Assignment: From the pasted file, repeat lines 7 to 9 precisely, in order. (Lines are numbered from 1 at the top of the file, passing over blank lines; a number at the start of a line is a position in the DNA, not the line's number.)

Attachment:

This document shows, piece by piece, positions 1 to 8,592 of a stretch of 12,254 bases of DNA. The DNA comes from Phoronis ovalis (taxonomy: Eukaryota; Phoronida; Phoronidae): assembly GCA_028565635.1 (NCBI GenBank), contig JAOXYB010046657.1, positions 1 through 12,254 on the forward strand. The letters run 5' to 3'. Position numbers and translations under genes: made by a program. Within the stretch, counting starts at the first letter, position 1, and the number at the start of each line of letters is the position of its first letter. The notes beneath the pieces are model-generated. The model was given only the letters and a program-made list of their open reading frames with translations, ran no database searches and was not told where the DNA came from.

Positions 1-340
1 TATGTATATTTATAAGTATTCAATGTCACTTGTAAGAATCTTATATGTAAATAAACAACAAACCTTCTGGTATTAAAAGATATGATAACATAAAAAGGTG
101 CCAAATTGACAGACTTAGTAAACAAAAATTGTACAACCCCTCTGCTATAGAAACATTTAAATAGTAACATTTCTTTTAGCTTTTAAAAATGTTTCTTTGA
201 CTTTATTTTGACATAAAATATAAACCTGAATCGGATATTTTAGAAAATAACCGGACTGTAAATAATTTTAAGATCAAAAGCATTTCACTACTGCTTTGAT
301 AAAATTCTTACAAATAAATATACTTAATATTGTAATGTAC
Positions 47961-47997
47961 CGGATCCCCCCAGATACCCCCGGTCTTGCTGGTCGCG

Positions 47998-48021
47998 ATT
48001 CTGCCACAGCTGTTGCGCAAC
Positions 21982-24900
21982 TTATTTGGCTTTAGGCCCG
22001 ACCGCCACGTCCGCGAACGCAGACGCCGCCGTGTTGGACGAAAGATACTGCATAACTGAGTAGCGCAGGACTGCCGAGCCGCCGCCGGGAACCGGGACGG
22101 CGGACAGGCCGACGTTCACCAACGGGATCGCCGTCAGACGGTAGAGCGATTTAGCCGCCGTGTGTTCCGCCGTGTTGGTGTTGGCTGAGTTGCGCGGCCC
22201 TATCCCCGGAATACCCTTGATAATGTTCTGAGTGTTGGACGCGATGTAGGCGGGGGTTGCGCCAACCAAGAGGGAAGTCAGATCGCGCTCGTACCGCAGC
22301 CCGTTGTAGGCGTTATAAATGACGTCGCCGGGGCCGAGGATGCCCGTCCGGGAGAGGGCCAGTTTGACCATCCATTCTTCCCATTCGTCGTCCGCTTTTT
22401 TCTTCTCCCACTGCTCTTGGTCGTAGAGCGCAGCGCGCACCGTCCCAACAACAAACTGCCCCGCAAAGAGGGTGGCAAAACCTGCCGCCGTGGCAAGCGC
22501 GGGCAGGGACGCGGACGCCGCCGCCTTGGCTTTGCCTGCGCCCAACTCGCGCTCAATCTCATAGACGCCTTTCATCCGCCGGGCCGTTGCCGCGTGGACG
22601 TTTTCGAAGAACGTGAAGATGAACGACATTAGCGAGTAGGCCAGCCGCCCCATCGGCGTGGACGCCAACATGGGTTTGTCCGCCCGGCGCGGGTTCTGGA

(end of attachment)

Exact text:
Positions 47961-47997
47961 CGGATCCCCCCAGATACCCCCGGTCTTGCTGGTCGCG

Positions 47998-48021